Genting Hong Kong has also announced that it would be exiting the exchange in April.
When Global Logistics Properties (GLP) announced its delisting from the Singapore Exchange (SGX) following a privatisation deal led by the consortium Nesta Investment Holdings, it was part of a delisting wave that has been running since 2016 and has shaved off billions in market value from the exchange.
But a robust initial public offering (IPO) pipeline in 2018 should help replenish that lost value, according to analysts, with issuers in the Association of Southeast Asian Nations (ASEAN) region leading the way and innovations by SGX giving it an edge over rival platforms.
“The pipeline for 2018 IPOs by ASEAN issuers looks healthy, with total proceeds raised set to increase if the region’s economies hold up and the capital markets remain conducive,” said Max Loh, EY Asean and Singapore managing partner at Ernst & Young LLP. “The active sectors are likely to include real estate, consumer-facing industries, and technology.”
Loh said the SGX will need to innovate to remain competitive as a Pan-Asian listing destination amidst aggressive bids for listings in the region from other international exchanges and the continued abundance of cross-border deals in 2018. He noted that the exchange is continuing to build its niche strengths in the consumer product and REIT sectors and change its rules to better accommodate the listings of digital companies.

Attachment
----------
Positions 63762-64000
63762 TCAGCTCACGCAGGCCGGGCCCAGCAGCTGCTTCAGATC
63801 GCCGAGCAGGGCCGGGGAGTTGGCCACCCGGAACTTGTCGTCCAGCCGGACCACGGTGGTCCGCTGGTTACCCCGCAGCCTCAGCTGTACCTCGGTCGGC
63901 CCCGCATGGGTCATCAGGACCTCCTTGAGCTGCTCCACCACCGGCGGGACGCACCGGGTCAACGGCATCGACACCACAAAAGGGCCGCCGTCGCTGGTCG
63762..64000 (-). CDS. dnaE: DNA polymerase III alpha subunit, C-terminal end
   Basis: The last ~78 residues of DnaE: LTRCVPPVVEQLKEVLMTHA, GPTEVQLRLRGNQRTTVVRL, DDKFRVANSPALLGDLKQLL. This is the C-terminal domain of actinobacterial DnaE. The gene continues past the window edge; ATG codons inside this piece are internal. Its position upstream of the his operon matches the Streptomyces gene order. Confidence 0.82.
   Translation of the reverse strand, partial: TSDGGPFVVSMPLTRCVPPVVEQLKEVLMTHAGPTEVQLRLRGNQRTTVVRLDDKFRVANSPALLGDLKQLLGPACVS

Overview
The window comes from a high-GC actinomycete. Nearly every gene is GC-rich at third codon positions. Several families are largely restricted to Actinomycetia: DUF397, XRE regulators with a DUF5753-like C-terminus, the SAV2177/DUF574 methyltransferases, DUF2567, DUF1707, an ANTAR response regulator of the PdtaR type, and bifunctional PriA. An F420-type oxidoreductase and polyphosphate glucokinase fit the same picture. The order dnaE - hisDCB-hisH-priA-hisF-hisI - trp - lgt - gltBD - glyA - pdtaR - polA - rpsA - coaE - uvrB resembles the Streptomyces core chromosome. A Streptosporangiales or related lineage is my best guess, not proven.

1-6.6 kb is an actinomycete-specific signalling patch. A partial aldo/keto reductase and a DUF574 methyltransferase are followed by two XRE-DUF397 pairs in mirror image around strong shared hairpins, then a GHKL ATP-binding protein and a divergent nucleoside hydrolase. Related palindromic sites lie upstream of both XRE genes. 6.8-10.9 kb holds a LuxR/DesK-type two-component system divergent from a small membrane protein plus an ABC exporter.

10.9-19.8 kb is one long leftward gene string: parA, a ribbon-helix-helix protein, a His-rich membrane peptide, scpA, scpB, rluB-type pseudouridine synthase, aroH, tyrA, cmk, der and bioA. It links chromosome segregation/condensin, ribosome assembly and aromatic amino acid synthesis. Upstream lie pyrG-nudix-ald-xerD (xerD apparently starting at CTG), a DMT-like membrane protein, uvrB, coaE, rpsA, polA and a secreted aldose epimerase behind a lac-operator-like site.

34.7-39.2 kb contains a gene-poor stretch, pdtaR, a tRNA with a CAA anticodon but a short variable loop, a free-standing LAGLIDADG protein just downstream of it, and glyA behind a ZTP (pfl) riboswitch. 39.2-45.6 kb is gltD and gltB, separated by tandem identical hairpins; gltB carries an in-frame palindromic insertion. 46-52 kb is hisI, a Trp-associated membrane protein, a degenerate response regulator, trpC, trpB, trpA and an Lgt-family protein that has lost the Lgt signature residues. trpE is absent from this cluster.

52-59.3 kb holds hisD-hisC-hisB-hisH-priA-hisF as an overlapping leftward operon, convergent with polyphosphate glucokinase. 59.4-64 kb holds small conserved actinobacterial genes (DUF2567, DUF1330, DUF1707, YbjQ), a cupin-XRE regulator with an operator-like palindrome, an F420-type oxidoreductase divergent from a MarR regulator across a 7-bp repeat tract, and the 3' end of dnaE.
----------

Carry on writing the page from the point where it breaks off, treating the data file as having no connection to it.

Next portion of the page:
“SGX, like any other business, will need to be nimble and agile, innovate and embrace disruptive change to be at the forefront in providing value to its stakeholders,” Loh said.
A silver lining from fintech startups
Romaine Jackson, head of South East Asia at Dealogic, said one of the key themes in 2018 will be financial technology startup listings, which could also extend into 2019.
“‘Will Alibaba look to Singapore in view of dual listing change for subsidiaries instead of Hong Kong or New York?’ is a question on everybody’s mind,” said Jackson, citing the SGX’s move to allow dual listings.
Jackson said the dual listing change could be a game changer in favour of the SGX since it ups the ante on some upcoming technology IPOs that would have gone to Hong Kong. Dual-class shares have a lot of promise in Asia, which hosts many technology startups and family-run companies, where founders want to preserve control.”
Genting Hong Kong has announced it would be exiting the exchange in April this year, reportedly explaining that focusing on a single primary listing in Hong Kong will raise its visibility among North Asian investors, improve the stock’s liquidity, and cut costs from having to maintain the listing in SGX, where it has not raised any funds in the last six years.
Loh reckoned delisting is viewed as a strategic alternative by corporates, after taking into consideration the economic environment, the opportunity to extract value via delistings and privatisations, and a chance to consolidate and market accretive acquisitions.
Jackson noted that the SGX can do a better job in curbing the delisting trend by making it easier for traders to collaborate and strike a deal, reducing the risk of companies going to venture capital or debt markets, and reducing listing fees.
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